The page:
Fresh fruit in an array of colors is visually appealing and full of nutrients that are essential to human health. But when fruit is stored improperly, or when it is processed, it can lose much of its nutritional value. One natural chemical process that is harmful to many nutrients is oxidation, the same process that turns an apple brown when bruised or exposed to air.
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Oxidation is a natural chemical process that occurs in living cells. When the skin of a fruit is broken, cell walls and membranes are ruptured, allowing oxygen in. The compounds in the fruit react with the oxygen, incorporating it into their molecular structure. The process is facilitated by the enzyme polyphenoloxidase, which oxidizes the phenolic compounds found in fruits, resulting in brown spots.
The way in which fruit is harvested, shipped and stored, and the time it remains at room temperature once off the tree determines the rate at which oxidation and the loss of nutrients takes place. When stored at 70 degrees Fahrenheit, most fruits will spoil within one to seven days, according to the Food and Agriculture Organization of the United Nations, or FAO. It is best to store fruit in a cool place for as short a time as possible between harvesting and shipping. Temperature and light intensity strongly affect the nutritional quality of fruits and vegetables and the rate of oxidation, according to a report by the United States Department of Agriculture.
Nutrients Effected by Oxidation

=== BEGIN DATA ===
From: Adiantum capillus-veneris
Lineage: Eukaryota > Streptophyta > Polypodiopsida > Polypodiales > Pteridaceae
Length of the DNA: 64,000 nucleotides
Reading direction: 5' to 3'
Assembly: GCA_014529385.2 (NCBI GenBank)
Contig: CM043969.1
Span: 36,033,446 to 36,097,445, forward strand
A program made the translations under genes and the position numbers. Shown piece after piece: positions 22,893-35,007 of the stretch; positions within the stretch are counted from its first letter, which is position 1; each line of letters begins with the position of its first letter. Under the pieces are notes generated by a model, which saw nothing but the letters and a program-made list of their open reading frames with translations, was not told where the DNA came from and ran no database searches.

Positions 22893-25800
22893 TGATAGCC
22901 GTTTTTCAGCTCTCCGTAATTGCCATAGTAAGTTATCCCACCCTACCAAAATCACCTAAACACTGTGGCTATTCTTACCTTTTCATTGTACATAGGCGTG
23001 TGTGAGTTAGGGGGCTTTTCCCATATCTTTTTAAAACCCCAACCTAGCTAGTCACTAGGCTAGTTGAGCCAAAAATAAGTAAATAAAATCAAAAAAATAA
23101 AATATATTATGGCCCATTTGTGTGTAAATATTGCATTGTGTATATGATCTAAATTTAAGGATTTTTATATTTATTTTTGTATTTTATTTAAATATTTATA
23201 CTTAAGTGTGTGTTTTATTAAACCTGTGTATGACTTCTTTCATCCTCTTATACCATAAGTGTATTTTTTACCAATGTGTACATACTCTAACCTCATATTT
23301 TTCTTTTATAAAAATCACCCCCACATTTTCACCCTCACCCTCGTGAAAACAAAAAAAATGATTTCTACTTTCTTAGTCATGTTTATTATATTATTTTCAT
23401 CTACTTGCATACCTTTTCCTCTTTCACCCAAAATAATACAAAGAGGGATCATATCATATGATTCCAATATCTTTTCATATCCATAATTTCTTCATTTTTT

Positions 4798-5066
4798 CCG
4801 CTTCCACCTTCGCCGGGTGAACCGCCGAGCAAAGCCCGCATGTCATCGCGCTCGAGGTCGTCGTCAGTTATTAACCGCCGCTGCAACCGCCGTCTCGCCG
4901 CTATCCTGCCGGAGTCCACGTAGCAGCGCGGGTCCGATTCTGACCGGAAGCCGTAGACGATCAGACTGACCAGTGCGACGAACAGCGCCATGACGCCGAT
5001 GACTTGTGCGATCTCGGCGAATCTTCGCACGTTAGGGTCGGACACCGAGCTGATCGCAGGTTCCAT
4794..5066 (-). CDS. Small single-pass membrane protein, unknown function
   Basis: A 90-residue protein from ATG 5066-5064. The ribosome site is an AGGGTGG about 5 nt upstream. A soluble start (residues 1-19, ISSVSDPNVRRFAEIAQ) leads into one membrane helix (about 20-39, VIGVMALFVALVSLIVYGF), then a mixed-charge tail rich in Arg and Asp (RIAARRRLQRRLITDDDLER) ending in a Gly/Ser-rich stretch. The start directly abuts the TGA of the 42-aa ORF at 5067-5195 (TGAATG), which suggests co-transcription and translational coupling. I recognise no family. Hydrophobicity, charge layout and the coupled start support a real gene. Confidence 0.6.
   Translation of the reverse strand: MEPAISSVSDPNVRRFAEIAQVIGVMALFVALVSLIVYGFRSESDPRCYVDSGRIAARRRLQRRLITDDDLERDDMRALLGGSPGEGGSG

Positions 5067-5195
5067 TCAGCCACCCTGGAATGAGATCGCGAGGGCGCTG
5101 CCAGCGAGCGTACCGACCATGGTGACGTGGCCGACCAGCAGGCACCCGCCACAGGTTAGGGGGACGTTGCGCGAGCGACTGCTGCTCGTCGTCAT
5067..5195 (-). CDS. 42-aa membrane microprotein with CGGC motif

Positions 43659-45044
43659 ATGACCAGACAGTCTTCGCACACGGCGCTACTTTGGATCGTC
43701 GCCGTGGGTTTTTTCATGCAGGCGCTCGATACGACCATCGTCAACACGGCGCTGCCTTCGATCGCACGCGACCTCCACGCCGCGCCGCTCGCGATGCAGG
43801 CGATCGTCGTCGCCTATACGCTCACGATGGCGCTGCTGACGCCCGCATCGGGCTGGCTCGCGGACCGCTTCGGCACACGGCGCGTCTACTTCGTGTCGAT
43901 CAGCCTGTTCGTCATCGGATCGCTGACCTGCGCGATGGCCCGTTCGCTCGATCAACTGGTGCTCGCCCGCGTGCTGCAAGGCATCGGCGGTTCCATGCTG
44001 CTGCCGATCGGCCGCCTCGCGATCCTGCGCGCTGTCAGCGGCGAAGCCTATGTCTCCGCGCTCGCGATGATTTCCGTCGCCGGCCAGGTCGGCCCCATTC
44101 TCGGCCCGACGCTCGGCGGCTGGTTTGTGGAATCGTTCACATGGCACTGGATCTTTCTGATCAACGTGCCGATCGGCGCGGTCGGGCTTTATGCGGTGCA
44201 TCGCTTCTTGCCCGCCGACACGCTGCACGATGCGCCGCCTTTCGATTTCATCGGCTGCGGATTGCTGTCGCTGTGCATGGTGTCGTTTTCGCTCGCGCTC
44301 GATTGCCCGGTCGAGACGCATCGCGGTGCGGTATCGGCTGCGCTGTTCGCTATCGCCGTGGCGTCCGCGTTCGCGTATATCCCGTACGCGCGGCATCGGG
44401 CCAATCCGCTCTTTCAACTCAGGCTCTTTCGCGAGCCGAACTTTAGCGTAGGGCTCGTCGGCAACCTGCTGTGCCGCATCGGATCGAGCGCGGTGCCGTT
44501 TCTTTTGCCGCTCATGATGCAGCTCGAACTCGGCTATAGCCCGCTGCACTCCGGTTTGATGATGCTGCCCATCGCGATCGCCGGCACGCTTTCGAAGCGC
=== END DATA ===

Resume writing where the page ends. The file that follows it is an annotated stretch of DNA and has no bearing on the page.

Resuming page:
Heat, water and oxidation are the three primary enemies of vitamins and minerals, according Patrick Holford, author of "The New Optimum Nutrition Bible," who also notes that vitamin C and the fat-soluble vitamins A and E are particularly prone to oxidation, and are lost over a relatively short period of time. The longer a fruit is exposed to air and light, the less vitamins it will have. Low temperatures delay the oxidation of vitamins. Keeping fruits refrigerated protects them from exposure to light and slows the rate of nutrient loss, but oxidation still occurs.
Other Harmful Processes
Besides oxidation due to exposure to heat and light, other processes can rob fruits of their nutrients. Cooking and deep frying are highly destructive to nutrients. Canned fruits and fruit juices are often heated during processing. Frozen fruits retain their nutrient content much longer than fresh, according to Holford. If you buy fresh fruit, it is best to consume it within a few days of purchase to realize the most nutritional value, or freeze it for later use.
- "Scientific American"; Why Does Bruised Fruit Turn Brown?; July 21, 1997
- Food and Agriculture Organization of the United Nations; Fruit and Vegetable Processing
- United States Department of Agriculture; Nutritional Quality of Fruits, Nuts, and Vegetables and their Importance in Human Health; Adel A. Kader, et.al.
- "The New Optimum Nutrition Bible"; Patrick Holford, 2005